• Locking and unlocking the vehicle is more cumbersome because buttons are avoided. Other vehicles, such as the Nissan Leaf, are more convenient to lock and unlock, as one never need locate the key fob in one’s pocket. The Model S can be programmed to unlock when the fob is nearby, and lock when it moves far away, but the distance required for it to lock is uncomfortably far, and so I usually have to find the fob in my pocket and press it to force it to lock while I can still see the vehicle.

The opposite criticism may be made about the touchscreen in some cases. The touchscreen allows new user interfaces in some cases that have not been exploited, but where the designers have simply copied the non-touchscreen design to the touchscreen. For example:

  • The trip meters implement the user interface and functionality found in most non-touchscreen vehicles, except that energy is added to the display. The large display of the Model S suggests superior functionality. There should be stop/start buttons for two (or more) trip recorders. Stopping a trip, or starting a new should add the data to a log for that meter. The date and time could be included in the trip display. Thus we would have a record of the last, say, five A trips, the last five B trips, and so on. This could be used for seeing the history for a repetitive route, such as commuting to work. (And GPS could be used to automate keeping history of repetitive routes.)

Next I turn to the lack of certain software features that are desirable, including some suggestions for features not yet found on electric vehicles (as far as I know).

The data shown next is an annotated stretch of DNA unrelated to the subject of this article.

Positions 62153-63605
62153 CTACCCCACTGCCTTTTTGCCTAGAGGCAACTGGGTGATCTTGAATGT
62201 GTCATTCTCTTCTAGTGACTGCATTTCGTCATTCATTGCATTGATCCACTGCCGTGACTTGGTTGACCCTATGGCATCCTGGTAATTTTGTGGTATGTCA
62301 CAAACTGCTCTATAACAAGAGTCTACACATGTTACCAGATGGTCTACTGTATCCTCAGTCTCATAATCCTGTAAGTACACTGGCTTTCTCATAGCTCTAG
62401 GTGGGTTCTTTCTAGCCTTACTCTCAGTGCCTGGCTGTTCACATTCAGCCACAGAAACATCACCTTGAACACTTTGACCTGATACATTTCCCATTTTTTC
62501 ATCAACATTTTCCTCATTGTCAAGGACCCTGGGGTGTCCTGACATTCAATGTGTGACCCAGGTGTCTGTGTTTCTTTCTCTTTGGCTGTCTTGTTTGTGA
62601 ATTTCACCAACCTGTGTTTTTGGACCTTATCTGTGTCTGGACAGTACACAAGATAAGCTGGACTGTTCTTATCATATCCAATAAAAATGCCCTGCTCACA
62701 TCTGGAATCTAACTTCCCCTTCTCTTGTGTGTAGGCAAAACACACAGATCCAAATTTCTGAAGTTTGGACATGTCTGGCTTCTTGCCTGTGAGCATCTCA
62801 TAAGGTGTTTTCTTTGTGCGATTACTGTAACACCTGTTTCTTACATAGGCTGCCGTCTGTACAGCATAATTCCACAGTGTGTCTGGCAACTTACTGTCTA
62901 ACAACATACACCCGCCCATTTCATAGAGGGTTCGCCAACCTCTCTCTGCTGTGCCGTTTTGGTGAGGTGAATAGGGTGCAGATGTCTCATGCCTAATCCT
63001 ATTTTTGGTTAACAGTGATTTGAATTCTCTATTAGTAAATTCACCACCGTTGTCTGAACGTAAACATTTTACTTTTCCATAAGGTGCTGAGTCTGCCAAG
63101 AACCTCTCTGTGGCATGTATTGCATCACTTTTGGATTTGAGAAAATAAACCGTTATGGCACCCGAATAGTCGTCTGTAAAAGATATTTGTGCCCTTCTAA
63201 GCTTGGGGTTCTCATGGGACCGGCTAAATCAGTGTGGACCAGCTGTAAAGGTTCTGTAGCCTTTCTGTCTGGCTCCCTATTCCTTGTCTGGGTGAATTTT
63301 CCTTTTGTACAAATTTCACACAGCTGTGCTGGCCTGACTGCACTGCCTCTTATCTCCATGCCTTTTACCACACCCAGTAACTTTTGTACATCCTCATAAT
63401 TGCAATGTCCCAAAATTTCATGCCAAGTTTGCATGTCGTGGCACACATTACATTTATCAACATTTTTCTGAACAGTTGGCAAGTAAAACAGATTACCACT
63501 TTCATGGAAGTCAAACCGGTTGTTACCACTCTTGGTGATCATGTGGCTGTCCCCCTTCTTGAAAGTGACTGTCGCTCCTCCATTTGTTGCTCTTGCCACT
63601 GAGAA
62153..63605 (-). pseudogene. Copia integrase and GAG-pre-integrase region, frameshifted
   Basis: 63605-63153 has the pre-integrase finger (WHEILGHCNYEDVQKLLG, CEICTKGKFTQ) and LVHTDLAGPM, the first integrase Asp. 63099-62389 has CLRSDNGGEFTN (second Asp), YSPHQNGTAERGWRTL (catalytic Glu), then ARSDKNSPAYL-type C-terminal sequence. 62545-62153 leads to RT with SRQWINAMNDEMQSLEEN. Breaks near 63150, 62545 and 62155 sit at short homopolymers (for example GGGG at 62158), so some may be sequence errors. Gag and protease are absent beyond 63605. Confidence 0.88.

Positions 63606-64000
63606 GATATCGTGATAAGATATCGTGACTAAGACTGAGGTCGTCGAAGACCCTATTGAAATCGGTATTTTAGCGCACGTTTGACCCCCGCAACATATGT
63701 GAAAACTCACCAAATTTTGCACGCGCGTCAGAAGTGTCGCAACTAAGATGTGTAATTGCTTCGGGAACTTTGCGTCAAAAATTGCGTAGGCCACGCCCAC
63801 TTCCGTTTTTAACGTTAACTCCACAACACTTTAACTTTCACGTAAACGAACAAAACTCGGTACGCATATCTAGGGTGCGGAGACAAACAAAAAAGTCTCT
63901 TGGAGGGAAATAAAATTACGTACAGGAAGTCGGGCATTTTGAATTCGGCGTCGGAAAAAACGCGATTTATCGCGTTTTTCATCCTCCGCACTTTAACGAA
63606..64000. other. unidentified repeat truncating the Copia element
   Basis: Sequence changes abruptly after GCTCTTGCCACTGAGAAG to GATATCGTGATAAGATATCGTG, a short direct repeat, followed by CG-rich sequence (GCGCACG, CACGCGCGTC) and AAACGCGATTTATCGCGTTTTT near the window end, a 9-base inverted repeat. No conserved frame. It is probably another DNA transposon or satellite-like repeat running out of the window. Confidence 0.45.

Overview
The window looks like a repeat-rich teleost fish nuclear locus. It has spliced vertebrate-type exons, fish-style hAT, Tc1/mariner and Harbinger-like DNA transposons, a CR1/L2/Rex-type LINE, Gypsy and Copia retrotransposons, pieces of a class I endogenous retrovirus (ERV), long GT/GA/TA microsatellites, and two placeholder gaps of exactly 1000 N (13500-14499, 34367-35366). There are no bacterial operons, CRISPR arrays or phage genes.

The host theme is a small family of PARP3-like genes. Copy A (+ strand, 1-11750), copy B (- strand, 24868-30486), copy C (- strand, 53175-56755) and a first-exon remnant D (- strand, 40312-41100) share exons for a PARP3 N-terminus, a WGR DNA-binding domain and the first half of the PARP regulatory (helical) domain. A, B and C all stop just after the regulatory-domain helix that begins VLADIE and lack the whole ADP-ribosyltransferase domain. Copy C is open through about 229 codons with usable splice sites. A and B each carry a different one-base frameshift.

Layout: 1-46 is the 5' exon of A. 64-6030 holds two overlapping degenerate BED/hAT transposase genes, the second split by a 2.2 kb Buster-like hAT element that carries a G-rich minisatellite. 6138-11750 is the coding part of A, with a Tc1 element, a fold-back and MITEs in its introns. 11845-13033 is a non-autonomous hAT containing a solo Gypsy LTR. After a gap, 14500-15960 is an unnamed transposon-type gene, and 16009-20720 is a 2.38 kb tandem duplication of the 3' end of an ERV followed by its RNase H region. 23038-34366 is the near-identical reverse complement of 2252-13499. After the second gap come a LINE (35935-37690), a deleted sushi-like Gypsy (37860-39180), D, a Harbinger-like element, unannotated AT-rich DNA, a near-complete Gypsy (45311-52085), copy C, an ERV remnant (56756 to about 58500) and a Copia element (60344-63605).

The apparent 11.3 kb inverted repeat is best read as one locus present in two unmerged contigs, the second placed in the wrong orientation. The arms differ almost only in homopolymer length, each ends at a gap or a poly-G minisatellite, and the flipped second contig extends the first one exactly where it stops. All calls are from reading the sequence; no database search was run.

• The Model S charge control is sophisticated in some areas, such as allowing control of the charge rate in single ampere increments and providing a slider for the target state-of-charge, but primitive in others, such as the time of day to charge. The Model S has only a start time control, which is quite cumbersome (sometimes a stop time is what is needed). The Nissan Leaf, for example, allows on and off times to be specified for weekdays and weekends, allowing one to target many utility time-of-use (TOU) off-peak electric rates. An even better user interface would be possible with the Model S, given its internet connectivity. It should be possible access an entire TOU schedule on the web, and then allow a specification of which rates are acceptable (for example, PG&E’s rate schedules off-peak, partial-peak, and peak rates, and a touchscreen button for each could be provided after the schedule is downloaded from a web resource).
  • Rather than charging at a constant amperage and then stopping, it might be desirable to charge at the minimal rate that achieves the specified state of charge by a deadline (e.g. if only 6A are required to charge the vehicle by the start of one’s commute, charge at that rate rather than at a high rate and stopping before midnight). Lower rate charging may have value for the electric grid (e.g. keeping transformers cool) and for maximizing battery life by minimizing heating.
  • I suggest that a new cruise control option could be useful for getting to one’s destination with less energy. This cruise control would provide a window of target velocities, only using regenerative braking when the vehicle exceeds the maximum velocity. This would allow speed-up downhill, and speed decrease uphill. Since regenerative braking has significant losses, this should increase efficiency compared to cruise control that maintains a constant velocity. Since other vehicles often slow down uphill and speed up downhill, it might also allow better integration with traffic.